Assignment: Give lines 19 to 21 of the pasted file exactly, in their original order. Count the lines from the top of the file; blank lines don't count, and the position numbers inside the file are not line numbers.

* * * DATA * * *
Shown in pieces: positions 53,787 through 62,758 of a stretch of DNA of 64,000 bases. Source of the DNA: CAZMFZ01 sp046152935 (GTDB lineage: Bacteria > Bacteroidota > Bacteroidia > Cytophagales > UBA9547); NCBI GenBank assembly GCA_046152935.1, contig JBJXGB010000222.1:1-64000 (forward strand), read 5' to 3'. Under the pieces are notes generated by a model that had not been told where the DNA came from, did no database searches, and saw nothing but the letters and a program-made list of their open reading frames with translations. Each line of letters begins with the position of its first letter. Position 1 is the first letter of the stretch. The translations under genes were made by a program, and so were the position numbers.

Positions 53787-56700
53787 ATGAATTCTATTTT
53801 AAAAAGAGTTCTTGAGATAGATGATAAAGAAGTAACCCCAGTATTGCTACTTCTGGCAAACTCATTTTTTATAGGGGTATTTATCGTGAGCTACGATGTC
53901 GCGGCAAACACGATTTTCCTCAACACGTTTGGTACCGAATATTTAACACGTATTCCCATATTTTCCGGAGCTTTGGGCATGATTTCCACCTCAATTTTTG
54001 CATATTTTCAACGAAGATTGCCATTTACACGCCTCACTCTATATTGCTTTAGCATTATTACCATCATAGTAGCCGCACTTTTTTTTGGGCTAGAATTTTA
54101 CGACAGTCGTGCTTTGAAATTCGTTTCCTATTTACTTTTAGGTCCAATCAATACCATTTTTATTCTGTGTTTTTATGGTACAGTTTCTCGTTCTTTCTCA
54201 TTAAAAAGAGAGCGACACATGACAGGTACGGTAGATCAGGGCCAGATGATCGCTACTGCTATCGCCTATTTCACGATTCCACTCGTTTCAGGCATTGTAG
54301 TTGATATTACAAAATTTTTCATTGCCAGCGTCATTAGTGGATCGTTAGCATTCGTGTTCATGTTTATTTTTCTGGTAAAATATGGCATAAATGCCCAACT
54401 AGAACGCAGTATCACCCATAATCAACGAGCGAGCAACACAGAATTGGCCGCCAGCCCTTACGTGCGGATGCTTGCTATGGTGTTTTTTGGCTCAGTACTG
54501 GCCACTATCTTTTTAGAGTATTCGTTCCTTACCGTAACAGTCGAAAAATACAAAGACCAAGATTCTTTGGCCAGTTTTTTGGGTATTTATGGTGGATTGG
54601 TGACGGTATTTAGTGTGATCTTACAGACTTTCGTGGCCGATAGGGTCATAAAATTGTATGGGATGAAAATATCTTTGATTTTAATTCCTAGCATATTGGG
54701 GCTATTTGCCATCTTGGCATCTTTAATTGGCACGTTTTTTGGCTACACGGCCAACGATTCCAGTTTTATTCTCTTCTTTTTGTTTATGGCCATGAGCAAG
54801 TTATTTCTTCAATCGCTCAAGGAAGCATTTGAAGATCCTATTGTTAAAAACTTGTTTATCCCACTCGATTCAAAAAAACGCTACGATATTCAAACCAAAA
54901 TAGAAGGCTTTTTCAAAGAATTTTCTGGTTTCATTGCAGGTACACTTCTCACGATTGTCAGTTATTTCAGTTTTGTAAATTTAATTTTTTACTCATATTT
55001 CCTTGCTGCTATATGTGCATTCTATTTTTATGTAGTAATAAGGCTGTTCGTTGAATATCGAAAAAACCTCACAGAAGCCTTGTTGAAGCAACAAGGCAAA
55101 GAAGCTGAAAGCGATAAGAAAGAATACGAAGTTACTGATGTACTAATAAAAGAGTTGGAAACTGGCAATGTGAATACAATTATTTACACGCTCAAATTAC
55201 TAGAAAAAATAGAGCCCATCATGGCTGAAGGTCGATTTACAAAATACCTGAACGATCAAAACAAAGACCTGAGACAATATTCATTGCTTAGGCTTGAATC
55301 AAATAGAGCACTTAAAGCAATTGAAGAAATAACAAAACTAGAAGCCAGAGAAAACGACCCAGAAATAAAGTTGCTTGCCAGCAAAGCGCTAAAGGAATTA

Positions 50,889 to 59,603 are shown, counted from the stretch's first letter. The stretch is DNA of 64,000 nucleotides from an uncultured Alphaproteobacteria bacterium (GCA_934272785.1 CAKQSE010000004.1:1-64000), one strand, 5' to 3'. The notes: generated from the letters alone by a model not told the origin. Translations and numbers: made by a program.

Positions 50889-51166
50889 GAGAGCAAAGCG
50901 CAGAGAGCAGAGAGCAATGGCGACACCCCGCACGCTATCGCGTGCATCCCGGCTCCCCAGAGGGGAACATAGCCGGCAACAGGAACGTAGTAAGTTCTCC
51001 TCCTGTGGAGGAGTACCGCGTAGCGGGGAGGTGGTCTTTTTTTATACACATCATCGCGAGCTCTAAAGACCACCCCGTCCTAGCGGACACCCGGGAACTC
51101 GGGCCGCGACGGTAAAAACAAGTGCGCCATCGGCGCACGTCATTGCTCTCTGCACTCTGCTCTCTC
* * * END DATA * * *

55301 AAATAGAGCACTTAAAGCAATTGAAGAAATAACAAAACTAGAAGCCAGAGAAAACGACCCAGAAATAAAGTTGCTTGCCAGCAAAGCGCTAAAGGAATTA

Positions 50,889 to 59,603 are shown, counted from the stretch's first letter. The stretch is DNA of 64,000 nucleotides from an uncultured Alphaproteobacteria bacterium (GCA_934272785.1 CAKQSE010000004.1:1-64000), one strand, 5' to 3'. The notes: generated from the letters alone by a model not told the origin. Translations and numbers: made by a program.

Positions 50889-51166